A Thirst for Sustainable, Intelligent Mobility

Sat, 09/01/2018 - 11:32

Green vehicles remain a meager percentage of Mexico’s vehicle park. According to data from AMIA, 10,512 electric and hybrid cars were sold in the country in 2017, with most of those in Mexico City. Although this constitutes a substantial increase in sales of 27.3 percent compared to the 8,260 units sold in 2016, sales of green vehicles accounted for just 0.7 percent of the 1.53 million vehicles sold in 2017.
This low percentage, however, also represents an opportunity for new players like Zacua, a 100-percent Mexican OEM, to step in and improve the available offering. “Zacua would be a new brand in a highly competitive market, a Mexican brand, and it would focus on electric vehicles. Our proposal was one paradigm shift after another,” says Jorge Martínez, Director General of Zacua, which assembles electric vehicles at its plant in Puebla.
However, electrification does not only impact automakers. Being Mexico the fifth-largest manufacturer of auto parts, Óscar Albin, Executive President of INA, says the rise of green vehicles could also play to the country's strengths. “An electric, self-driving vehicle will require fewer components than today’s vehicles and demand for parts such as electric harnesses will increase,” he says. “This increased demand is good news for Mexico as the country is a global leader in the production of electric harnesses for automotive applications.”
Eduardo Solís, Executive President of AMIA, adds that Mexico is ready to participate in the production of technology for electrified units including critical electric components like batteries. “Companies must learn to adapt to the changes introduced by new technologies, so axle and other transmission component manufacturers will have to find ways to participate in a new industry,” he says.


The dawn of the electric car era also means the dusk of the internal combustion engine and while there is a long road ahead before electrified vehicles become the norm, some companies are already preparing for the change. “Volvo Cars will become the second OEM to deal only in hybrid and electric units after Tesla,” says Torben Eckardt, Former Managing Director of Volvo Car México. Toyota, Nissan and Hyundai are among the companies that have also increased the number of electrified vehicle options in their catalogues. According to AMIA data, Toyota’s Prius was Mexico’s top seller in the luxury segment with 7,193 units sold in 2017 and it accounted for 70 percent of all hybrids sold in Mexico in that year. Hyundai has also entered the green vehicles market through its hybrid Ioniq. “Our bet is on hybrid units and even fuel-cell powertrains as the cleanest alternatives,” says Michel Kaim, Managing Director of Hyundai Motor de México.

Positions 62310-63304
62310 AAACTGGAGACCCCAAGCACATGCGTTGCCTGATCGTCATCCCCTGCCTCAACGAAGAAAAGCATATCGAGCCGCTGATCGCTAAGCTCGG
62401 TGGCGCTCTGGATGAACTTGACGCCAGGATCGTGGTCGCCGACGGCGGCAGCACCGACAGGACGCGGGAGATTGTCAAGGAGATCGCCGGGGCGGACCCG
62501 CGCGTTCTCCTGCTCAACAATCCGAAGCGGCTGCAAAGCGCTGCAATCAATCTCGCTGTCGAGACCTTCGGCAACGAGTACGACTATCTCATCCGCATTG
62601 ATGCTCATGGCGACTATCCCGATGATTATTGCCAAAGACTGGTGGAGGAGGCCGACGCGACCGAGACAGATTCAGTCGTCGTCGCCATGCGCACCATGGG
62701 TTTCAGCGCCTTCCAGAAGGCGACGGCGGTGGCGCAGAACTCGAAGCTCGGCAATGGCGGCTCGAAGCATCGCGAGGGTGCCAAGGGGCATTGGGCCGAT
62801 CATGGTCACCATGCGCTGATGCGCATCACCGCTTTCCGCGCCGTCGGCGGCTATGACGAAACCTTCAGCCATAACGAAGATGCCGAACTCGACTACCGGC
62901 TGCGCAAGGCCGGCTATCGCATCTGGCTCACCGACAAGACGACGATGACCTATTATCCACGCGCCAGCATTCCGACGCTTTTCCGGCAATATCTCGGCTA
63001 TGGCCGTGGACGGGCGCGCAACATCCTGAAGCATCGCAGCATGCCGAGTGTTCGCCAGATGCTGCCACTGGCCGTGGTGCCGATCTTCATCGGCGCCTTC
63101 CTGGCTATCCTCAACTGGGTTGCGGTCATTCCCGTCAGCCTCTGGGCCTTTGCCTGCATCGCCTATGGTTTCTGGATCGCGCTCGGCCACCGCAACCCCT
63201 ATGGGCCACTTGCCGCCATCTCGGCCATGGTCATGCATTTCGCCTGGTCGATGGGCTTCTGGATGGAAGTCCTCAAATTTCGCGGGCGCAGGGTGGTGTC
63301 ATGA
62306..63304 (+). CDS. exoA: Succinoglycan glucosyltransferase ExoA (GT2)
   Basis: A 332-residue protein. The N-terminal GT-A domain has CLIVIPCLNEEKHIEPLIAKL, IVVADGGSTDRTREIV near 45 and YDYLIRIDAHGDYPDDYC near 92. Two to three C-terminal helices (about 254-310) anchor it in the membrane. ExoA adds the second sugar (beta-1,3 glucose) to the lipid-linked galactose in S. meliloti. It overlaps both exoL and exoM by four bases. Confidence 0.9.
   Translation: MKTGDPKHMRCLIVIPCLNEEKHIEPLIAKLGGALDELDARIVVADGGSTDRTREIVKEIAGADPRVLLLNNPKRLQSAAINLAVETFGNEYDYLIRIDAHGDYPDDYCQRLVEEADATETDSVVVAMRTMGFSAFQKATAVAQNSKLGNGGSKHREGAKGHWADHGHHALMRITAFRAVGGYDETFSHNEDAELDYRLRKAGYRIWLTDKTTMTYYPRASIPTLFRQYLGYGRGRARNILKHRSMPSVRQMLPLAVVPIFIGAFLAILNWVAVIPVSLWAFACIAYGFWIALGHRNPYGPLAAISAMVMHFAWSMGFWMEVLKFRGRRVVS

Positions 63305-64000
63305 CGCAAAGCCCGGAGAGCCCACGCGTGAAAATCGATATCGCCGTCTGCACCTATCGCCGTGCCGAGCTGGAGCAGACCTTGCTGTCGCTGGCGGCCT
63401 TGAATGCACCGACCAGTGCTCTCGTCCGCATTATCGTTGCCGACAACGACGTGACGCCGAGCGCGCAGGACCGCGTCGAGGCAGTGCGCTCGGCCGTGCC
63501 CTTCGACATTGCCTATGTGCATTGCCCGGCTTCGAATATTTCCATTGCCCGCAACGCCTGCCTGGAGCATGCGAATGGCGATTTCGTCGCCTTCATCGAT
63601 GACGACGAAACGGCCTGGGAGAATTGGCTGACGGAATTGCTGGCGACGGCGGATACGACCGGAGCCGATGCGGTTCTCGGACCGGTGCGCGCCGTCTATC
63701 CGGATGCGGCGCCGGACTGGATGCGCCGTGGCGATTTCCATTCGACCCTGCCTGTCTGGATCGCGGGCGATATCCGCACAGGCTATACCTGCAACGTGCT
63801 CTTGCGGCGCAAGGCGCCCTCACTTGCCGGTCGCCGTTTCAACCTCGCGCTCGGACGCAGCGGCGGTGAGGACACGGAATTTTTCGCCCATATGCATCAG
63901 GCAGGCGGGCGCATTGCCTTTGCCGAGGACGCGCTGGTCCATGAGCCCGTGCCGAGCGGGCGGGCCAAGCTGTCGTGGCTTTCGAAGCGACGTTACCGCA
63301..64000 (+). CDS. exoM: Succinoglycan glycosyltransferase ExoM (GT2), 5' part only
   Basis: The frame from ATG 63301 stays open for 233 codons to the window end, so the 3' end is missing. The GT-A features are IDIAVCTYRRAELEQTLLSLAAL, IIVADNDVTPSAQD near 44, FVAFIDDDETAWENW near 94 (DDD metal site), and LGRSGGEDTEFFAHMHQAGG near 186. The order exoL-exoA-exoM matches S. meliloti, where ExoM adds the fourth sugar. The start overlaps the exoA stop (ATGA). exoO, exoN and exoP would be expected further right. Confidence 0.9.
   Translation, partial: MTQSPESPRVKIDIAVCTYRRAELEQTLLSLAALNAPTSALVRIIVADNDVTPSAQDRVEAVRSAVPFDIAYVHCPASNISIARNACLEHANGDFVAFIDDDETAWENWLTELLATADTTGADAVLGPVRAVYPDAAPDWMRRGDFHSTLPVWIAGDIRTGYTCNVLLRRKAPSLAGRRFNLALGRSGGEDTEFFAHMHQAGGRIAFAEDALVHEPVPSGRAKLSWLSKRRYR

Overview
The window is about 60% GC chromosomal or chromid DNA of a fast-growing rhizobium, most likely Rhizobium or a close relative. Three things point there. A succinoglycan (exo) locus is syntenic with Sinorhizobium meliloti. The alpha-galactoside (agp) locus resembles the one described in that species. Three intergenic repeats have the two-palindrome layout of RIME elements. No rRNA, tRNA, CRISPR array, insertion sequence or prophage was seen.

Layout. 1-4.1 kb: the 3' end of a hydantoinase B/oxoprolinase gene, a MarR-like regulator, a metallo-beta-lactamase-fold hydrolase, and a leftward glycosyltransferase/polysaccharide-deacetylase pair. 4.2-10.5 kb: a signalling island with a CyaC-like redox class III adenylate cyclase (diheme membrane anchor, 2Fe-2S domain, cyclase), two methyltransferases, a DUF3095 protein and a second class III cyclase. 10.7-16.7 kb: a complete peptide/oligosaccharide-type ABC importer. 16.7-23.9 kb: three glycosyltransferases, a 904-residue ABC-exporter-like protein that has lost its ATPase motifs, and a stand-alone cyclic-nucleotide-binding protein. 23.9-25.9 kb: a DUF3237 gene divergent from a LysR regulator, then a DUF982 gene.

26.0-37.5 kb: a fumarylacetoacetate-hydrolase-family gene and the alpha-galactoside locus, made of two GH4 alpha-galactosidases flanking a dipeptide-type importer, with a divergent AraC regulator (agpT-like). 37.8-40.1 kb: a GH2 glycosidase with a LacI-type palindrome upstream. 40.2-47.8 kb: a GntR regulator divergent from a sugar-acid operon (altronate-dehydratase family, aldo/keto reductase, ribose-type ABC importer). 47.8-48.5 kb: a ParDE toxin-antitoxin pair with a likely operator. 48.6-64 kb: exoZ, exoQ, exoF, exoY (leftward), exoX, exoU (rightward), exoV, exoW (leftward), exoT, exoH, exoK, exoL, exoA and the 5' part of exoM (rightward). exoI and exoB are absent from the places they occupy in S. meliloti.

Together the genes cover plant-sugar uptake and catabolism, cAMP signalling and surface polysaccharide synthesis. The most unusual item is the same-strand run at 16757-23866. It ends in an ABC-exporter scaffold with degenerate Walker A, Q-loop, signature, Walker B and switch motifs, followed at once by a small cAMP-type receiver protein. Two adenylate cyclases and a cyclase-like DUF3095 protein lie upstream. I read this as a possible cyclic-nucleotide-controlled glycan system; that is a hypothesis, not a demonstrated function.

Mexico’s auto parts segment has also been impacted by the electrification trend and companies that make critical parts for internal combustion engines are also getting on the bandwagon. Belgian exhaust-system manufacturer BOSAL Group, for example, is developing new technologies and introducing new products to its catalogue according to Luis Palomé, Managing Director of Bosal México. “In Mexico, we already produce a heat exchanger for hybrid vehicles,” he says. “We look forward to producing more components for electrified vehicles like this in Mexico.”
Beyond electrification, self-driving technology is being developed at design and engineering centers in Mexico. Solís points out that self-driving technology offers an opportunity for Mexico to increase its participation in the industry. “Control units, radar and lidar sensors are imported from Asia, which is an area of opportunity to fill both in Mexico and North America.”
According to Jorge Vázquez, R&D Center Director at Continental Automotive, the company’s center in Queretaro is focused on creating accident-prevention systems that monitor vehicles’ surroundings and minimize the consequences of an imminent accident. “These systems work through artificial intelligence that will eventually be used in self-driving platforms,” he underlines. The car of the future may still be a few decades away from conquering the roads and it will take a long time before green, self-driving vehicles gain a noteworthy share of Mexico’s vehicle park. However, the first steps have been taken in terms of sales, production and design toward a new automotive horizon.